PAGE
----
Grocery Store Workers Low Priority For COVID Vaccinations In TN

CHATTANOOGA, TN. – As many essential workers in Phase 1A1 and 1A2 slowly get vaccinated, one group has found it is far down on the list of priorities when it comes to getting the vaccine. 

Grocery store workers have been regarded as essential from the beginning, however, in Tennessee, they are still 5 phases away before becoming eligible. 

This group is slated to receive the vaccine when Health Departments make the decision to move to Phase 3, putting them behind teachers and transportation workers in line for the vaccine. 

In a recent Hamilton County Commission meeting, Health Commissioner Becky Barnes stated that the Hamilton County Health Department has no authority to change the makeup of the Phases but does have the authority to move between phases. 

Grocery stores have remained open during the pandemic and many feel they should be higher on the list due to their close contact with the public on a daily basis. 

Chattanooga Grocery store manager Carlos Taveras said, “We need to be closer because we deal face to face with people in the neighborhood.”  

Due to the essential nature of food being readily available to the public, even during the pandemic, grocery stores have been allowed to stay open and the consistent flow of customers has kept them in business but this doesn’t come without increased health risk for the employees. 

Paul del Carmen, owner of Asian Foods & Gifts in North Chattanooga, said, “If we are stronger, we can implement our service better, and we don’t have to worry about our health as much.”  

Centers for Disease Control and Prevention (CDC) does suggest moving grocery stores up in the Phase List. 

The CDC recommends putting grocery store workers in Phase 1b (Frontline Essential Workers). 

This is the same designation CDC applies to fire fighters, police officers, corrections officers, food and agricultural workers, Postal Service workers, manufacturing workers, public transit workers, and those who work in the education sector (teachers, and support staff), as well as daycare workers. 

A recent Harvard study shows Grocery store work puts employees at serious risk for infection, particularly those who have to interact with customers.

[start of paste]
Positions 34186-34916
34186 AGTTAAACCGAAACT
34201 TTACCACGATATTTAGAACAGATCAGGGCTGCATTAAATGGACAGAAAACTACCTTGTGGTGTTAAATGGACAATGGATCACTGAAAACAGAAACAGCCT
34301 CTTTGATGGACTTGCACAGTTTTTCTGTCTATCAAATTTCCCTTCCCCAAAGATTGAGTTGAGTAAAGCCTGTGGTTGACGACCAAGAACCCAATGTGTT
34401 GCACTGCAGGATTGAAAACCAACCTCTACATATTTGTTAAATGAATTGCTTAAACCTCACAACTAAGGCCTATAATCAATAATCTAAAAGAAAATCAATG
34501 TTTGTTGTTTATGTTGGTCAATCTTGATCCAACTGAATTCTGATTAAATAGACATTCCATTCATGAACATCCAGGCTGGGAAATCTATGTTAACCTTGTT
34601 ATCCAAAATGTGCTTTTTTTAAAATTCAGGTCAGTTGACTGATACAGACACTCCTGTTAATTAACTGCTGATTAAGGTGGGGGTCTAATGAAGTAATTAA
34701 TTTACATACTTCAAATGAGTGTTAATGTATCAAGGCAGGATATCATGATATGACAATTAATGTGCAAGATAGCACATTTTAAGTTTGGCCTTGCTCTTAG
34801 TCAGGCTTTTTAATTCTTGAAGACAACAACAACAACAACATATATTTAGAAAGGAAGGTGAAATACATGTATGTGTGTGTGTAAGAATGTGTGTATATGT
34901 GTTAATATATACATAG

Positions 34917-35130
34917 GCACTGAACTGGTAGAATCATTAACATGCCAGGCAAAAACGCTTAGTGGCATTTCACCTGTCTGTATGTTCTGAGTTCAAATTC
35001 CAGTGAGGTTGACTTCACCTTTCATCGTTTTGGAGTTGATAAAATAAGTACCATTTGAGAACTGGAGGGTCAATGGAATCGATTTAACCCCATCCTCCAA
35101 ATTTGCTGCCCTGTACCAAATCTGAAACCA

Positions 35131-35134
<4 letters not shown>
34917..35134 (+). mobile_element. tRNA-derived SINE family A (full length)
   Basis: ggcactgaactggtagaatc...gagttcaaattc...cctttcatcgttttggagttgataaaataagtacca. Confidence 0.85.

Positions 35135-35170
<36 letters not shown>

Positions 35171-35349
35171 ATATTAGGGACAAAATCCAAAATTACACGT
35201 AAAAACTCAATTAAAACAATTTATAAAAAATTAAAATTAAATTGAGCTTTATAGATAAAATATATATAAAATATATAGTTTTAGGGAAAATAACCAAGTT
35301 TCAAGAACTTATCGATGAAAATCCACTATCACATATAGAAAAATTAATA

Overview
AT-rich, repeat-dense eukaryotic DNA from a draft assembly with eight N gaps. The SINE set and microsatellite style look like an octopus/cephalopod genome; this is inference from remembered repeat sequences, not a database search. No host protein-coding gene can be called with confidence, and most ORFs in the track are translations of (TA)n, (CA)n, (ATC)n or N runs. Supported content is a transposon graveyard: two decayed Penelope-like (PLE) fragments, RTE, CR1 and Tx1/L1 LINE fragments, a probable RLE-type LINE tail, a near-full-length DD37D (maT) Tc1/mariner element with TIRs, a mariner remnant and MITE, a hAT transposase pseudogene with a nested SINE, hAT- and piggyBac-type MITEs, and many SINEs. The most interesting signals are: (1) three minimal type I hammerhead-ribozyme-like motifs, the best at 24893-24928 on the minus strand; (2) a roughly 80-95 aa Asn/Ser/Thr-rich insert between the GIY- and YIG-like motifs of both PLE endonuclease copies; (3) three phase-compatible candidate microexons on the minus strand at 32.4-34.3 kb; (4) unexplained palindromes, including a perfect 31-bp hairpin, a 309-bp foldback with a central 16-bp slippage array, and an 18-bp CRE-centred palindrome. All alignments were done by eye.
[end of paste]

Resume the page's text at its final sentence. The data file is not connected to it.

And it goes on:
These workers likely became a “significant transmission source” for COVID-19 without even knowing it because most in the study were asymptomatic. 

The analysis, published in the journal Occupational and Environmental Medicine, is the first to demonstrate the significant asymptomatic infection rate, exposure risks and psychological distress grocery workers have felt during the pandemic. 

In the study, 20% of the 104 grocery workers tested at a store in Boston in May had positive nasal swab tests. 

This was a significantly higher rate of infection than what was seen in the surrounding communities, the researchers said.  

Workers who dealt with customers were five times as likely to test positive for COVID-19 as colleagues in other positions. 

However, despite the CDC study, the recommendations on the state-level for inclusion in a specific Phase are “based on current infection rates and current death rates among those types of workers,” said Dr. Davey Smith, who heads the infectious disease department at the University of California San Diego. 

“It’s also very locally dependent, like with grocery stores in California, workers might be more protected than grocery workers in Tennessee, or vice versa,” Smith said. 

Smith states that for some states that means there will be a wait as of now, but that it could shift as new data emerges. 

In neighboring Georgia, grocery store workers do fall in Phase 1B, like the CDC is recommending. 

On Monday, January 4th, the North Georgia Health District stated that they are currently in Phase 1A, which will include adults 65 and older starting Monday, Jan. 11th. 

In Georgia, essential workers in Phase 1B may not have to wait much longer to get vaccinated. Their turn could be just weeks away.   

While in Tennessee, the wait could be months. 

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